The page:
I am in the hut.
This occurred to me yesterday when I was perched on the edge of my bed in my little cottage by the river of Barrydale. I have gone into the hut.
In traditional African culture this often happens. It is the place where things are transformed, and then released.
Sangomas disappear into the hut, and emerge later as ancestors in dancing. Women who are pregnant disappear into the hut to give birth, and stay in there for three months after the baby has been born to regain their strength and allow the child a slow transition into this world. It is the belly of the mother. It is the dark cocoon of promise.
The hut is where we empty out and let go. It is the in-between place: you have left the world, but you haven’t returned yet. It’s the waiting-in-the-wings. It’s the quiet silence between breaths.
You are gathering energy. You are preparing for the next chapter of life.
I’ve been in the hut for a year and a half now, and I’ve given myself another six months to be in here. (Quite a long stint.) I can’t describe what I’m transforming into yet, but I can feel it, and there are glimpses of it. Sometimes it shakes under my skin like a rattle.
A year and a half ago I was in the hut, but not actually physically in the hut (as in just in the process), which made life pretty problematic. By coming to Barrydale I accepted the hut, I entered it willingly, I embraced its promise. I allowed the process to simply happen. Things got easier. I gathered the space to allow my transition to happen.
In traditional societies, going into the hut (or withdrawing from society for any amount of time) is a normal part of life. It is openheartedly accepted and encouraged as a part of various processes.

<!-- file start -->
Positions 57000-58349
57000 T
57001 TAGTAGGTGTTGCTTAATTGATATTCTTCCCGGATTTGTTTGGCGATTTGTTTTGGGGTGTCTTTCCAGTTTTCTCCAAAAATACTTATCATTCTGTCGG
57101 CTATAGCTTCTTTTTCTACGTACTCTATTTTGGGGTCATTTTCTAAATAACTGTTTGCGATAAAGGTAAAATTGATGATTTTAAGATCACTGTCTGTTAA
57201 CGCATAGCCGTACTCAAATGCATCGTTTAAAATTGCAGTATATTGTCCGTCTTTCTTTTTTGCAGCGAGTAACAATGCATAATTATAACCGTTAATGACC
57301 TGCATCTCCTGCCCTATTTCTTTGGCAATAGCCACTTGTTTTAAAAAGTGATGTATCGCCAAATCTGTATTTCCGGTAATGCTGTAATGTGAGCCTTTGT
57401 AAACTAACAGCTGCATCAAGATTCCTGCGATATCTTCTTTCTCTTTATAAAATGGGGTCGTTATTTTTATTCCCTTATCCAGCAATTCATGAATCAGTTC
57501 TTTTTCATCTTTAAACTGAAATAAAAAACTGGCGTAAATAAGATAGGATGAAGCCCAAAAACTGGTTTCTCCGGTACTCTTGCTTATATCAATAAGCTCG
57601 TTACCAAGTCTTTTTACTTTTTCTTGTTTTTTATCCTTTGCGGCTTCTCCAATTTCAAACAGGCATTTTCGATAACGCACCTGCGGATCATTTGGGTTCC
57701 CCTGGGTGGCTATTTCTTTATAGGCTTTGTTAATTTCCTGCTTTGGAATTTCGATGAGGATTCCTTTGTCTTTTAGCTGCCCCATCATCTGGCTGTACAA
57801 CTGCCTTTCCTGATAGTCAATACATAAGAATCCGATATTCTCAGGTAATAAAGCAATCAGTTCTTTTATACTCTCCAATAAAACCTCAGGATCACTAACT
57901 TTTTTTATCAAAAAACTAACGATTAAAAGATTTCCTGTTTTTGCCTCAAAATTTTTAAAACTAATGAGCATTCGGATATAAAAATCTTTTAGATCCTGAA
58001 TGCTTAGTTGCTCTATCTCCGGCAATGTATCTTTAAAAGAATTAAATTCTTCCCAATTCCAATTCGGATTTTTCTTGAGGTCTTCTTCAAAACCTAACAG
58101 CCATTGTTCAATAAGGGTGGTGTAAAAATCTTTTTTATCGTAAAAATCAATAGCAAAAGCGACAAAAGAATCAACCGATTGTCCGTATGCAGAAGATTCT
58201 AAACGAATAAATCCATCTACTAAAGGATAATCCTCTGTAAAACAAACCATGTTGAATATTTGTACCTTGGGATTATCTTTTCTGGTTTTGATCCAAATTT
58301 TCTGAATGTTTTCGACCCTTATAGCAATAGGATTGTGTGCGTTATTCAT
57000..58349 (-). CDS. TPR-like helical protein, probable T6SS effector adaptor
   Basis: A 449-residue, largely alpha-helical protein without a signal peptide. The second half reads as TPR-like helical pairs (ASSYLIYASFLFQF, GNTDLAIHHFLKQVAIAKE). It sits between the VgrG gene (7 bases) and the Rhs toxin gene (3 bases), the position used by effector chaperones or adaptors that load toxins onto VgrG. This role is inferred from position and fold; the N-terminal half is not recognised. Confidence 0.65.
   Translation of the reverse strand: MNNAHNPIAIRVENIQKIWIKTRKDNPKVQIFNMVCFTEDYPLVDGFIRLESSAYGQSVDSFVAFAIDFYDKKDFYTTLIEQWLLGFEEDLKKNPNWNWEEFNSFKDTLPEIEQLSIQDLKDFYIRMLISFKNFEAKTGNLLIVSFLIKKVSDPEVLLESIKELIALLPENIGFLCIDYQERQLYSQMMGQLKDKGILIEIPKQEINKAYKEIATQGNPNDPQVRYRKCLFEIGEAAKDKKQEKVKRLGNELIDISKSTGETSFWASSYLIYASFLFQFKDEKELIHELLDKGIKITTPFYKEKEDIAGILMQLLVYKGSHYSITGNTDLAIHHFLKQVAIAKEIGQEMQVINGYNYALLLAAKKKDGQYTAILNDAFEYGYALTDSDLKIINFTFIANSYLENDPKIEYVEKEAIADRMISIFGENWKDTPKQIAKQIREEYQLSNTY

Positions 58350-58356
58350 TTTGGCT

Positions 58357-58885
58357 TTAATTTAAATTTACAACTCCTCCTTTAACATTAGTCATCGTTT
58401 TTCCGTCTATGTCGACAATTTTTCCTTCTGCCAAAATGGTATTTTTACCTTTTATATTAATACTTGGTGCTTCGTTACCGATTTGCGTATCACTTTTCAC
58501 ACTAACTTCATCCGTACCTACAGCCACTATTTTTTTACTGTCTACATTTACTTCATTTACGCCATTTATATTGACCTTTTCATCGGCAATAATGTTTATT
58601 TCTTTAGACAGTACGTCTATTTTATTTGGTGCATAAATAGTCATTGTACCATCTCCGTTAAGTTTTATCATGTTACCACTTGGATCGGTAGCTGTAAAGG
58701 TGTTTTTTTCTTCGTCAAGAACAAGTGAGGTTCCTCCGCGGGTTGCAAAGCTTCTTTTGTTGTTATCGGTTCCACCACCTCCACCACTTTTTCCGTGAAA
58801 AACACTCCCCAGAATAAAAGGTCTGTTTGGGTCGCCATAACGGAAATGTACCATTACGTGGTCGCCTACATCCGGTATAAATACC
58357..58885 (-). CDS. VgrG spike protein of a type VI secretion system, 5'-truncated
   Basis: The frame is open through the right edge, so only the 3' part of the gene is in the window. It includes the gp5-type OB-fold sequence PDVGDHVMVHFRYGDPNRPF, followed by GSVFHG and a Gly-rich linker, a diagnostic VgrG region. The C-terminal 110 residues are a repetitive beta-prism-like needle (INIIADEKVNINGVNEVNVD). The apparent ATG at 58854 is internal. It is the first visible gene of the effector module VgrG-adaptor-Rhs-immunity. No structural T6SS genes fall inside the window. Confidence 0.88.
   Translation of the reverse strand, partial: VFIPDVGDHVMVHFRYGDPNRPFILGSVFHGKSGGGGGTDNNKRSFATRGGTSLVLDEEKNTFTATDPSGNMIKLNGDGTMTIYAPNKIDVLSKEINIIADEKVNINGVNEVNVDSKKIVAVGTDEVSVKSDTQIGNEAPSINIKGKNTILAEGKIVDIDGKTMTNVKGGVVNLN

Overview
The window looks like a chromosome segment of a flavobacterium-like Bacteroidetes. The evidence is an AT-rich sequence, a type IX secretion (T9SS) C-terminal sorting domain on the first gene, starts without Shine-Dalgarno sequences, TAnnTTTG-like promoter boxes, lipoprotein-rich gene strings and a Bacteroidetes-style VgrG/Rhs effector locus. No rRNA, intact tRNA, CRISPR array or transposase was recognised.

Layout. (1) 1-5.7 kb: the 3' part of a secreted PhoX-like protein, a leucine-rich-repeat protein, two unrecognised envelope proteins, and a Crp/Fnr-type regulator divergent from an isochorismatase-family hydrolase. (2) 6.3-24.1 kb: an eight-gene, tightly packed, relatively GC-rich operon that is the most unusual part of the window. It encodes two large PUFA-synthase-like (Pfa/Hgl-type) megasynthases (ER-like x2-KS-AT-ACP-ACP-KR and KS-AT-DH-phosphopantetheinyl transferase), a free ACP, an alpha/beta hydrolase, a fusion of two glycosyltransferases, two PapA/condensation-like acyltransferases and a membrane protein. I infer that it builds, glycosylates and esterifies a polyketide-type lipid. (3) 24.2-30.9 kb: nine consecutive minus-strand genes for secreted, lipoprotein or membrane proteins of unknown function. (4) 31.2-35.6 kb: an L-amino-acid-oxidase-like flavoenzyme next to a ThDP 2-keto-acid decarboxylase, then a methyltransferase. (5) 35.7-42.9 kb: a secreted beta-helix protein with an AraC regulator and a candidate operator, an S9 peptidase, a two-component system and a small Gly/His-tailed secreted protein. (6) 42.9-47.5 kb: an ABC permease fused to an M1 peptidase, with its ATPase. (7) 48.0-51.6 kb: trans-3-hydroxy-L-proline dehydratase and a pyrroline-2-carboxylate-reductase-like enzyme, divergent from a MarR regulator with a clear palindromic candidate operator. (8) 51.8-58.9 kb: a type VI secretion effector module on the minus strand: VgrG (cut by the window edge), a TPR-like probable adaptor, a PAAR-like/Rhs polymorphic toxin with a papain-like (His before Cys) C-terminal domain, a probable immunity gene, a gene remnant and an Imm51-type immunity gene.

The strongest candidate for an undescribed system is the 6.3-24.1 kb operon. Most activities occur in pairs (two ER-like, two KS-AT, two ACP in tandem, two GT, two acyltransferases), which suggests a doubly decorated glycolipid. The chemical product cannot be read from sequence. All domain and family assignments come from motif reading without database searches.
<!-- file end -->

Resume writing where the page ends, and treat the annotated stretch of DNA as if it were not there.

In my community, withdrawing from society is generally considered to be a sign of illness, or some other serious dysfunction, literally only really happening when a person has been hospitalised.
There is little space in our modern lives for withdrawal. Besides, it’s almost impossible to accomplish. How will I pay the bond whilst I’m in the hut, we ask. How will I feed the children?
Difficult and valid questions, and I don’t have the answers, but I think that the lack of space is detrimental to our health in the end. (Ironically, it could send us all to the hospital.) We need to look at the basic principles that inform our society, to see what drives it, if we are to change it.
Personally, my opinion is this:
Going into the hut is directly opposed to the most basic driver of modern society: productivity – a necessary priority in a consumerist society.
If you’re in the hut, you probably won’t be able to work as much, or as hard, as when you weren’t in the hut. Which is exactly the point. You are allowing the space for other processes to take place. Society draws us back out again saying: “But we need you here! We can’t survive without you!”
It’s essential from time to time to defrag your computer. Do you ever do the same with your life? Do you ever shut down and take time to let go, reassemble, blow apart, delete and recover? Sometimes you have to wipe the whole hard drive clean and start from the beginning.
There are many different kinds of transformation. Sometimes change happens in a moment, sometimes it takes time and focus.
If you hear your own processes asking you for some down-time in the hut, it might be wise to adhere to it.